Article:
Benjamin O. Davis, Jr.: American: An Autobiography 1St Edition Edition

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ISBN-13: 978-1560983958
ISBN-10: 1560983957
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Editorial Reviews

Review

By any standards, this is a fine autobiography . . . must reading for anyone interested in race relations or American military history. (Washington Post)

This moving autobiography, written with understated passion and without rancor, describes the appalling ostracism the author endured as a cadet and young officer and the positive changes after World War II that opened opportunity to all officers. . . . (Foreign Affairs)

This book provides valuable insight on many levels. It is military history, aviation history, and a chapter in the history of science and technology. It is also a poignant essay on social changes full of vivid recollections of human courage and tragedy. In the final analysis, this is the story of a military pilot who led his men and his country on one of the greatest 'freedom rides' of all time. (In Flight)

A revealing look at race relations from the point of view of a gifted, uncompromising military man. (Publishers Weekly)

Highly recommended. (School Library Journal)

In his autobiography, [Benjamin O. Davis, Jr.,] breaks the silence he maintained while in uniform. . . . His personal story should come as a revelation to many who may not be fully aware of the long history of prejudice in all the military branches. [The book] illustrates the life of a genuine hero. (New York Times)

Davis, a man of much dignity and reserve, has not written a kiss-and-tell book. He provides personal experience with discretion. . . . A solid autobiography. (Aerospace Power Journal)

About the Author

Benjamin O. Davis, Jr., began his military career in 1936. He was awarded many medals for his service, including the Silver Star, Distinguished Flying Cross, Croix de Guerre, and three Distinguished Service Medals, Army and Air Force. After retiring from the Air Force in 1970 with three stars, he held several government posts. In 1998 he was awarded an honorary promotion to the rank of four-star general.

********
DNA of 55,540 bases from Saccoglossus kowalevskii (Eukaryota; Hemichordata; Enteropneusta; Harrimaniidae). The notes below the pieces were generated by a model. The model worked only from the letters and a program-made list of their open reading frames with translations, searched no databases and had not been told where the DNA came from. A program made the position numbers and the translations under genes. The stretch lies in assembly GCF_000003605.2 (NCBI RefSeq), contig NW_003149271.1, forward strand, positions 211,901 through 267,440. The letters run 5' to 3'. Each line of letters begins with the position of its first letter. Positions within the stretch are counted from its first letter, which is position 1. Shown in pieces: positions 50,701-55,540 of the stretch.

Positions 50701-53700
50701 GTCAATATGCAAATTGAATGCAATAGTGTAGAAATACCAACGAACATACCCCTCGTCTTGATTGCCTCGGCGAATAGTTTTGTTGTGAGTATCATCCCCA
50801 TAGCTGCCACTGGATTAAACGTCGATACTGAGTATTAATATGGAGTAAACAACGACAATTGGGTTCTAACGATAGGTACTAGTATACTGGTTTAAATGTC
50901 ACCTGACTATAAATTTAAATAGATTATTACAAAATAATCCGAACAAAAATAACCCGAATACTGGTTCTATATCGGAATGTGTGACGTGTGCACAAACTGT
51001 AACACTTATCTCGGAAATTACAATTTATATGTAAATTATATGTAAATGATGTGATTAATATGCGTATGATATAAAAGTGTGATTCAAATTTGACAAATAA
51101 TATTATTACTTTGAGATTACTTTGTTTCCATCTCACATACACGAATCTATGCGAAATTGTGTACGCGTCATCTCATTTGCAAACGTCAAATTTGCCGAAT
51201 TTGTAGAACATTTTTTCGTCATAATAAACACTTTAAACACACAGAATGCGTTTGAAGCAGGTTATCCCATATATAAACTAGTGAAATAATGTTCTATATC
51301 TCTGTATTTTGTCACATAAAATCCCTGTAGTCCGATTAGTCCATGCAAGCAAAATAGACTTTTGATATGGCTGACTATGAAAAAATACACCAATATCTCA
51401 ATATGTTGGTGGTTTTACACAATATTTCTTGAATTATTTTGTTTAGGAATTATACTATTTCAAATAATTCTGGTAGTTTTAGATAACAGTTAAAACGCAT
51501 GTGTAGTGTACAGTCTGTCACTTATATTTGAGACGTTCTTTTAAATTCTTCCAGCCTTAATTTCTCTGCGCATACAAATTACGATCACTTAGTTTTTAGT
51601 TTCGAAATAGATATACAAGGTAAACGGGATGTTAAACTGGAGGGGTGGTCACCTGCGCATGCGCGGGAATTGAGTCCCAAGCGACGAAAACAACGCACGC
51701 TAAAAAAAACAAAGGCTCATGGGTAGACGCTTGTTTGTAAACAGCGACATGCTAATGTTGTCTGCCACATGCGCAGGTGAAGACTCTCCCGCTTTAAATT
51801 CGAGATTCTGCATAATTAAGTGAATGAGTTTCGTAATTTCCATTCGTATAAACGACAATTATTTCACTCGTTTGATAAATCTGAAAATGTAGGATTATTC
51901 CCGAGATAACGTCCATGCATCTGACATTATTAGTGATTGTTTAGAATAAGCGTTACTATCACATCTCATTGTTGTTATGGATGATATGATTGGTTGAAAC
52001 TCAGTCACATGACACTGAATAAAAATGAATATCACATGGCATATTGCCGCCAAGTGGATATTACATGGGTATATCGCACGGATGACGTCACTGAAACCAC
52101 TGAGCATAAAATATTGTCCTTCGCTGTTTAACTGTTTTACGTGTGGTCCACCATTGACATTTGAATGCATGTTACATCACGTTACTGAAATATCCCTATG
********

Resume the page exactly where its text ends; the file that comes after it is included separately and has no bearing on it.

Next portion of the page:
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Product Details

  • Paperback: 442 pages
  • Publisher: Smithsonian Institution Scholarly Press; 1St Edition edition (January 17, 2000)
  • Language: English
  • ISBN-10: 1560983957
  • ISBN-13: 978-1560983958
  • Product Dimensions: 6 x 1.3 x 8.9 inches
  • Shipping Weight: 15.2 ounces (View shipping rates and policies)
  • Average Customer Review: 4.8 out of 5 stars  See all reviews (8 customer reviews)
  • Amazon Best Sellers Rank: #606,255 in Books (See Top 100 in Books)

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24 of 24 people found the following review helpful By Bruce Newman on November 30, 2000
Format: Paperback
I read this book about 4 years ago. It is a compelling read; one of those kind of books one will want to re-read again and again. The accomplishments of Benjamin Davis, Jr., one of the famous Tuskeegee Airmen, are well documented but not quite as well known. I wish every black person could read this book because what stands out is the excellence of a human being who would not quit. Moreover Gen. Davis, while he stands against racism, does not come across like so many of the racial hacks today (Al Sharpton, Jesse Jackson, etc.). He comes across as a man who, though black, follows principle more than some political vision of black triumph, which we have degenerated to today. So even though I say I wish every black person would read it to see how blacks can regain the sort of pride we once had without dependence on government, white people (or any other people) can get a lift from this book because what you see is a human being, who just happens to be black, triumphing with pride and dignity. I was so impressed after I read the book that I looked up Gen. Davis' address and wrote to him, asking for a response so that my sons could read it and I could use it as an example to them of a black man who had accomplished something great. To my surprise he responded very kindly. His book sticks in my mind as a great human triumph akin to the spirit of Richard Wright.
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10 of 10 people found the following review helpful By Lyle Holmen on March 26, 2003
Format: Paperback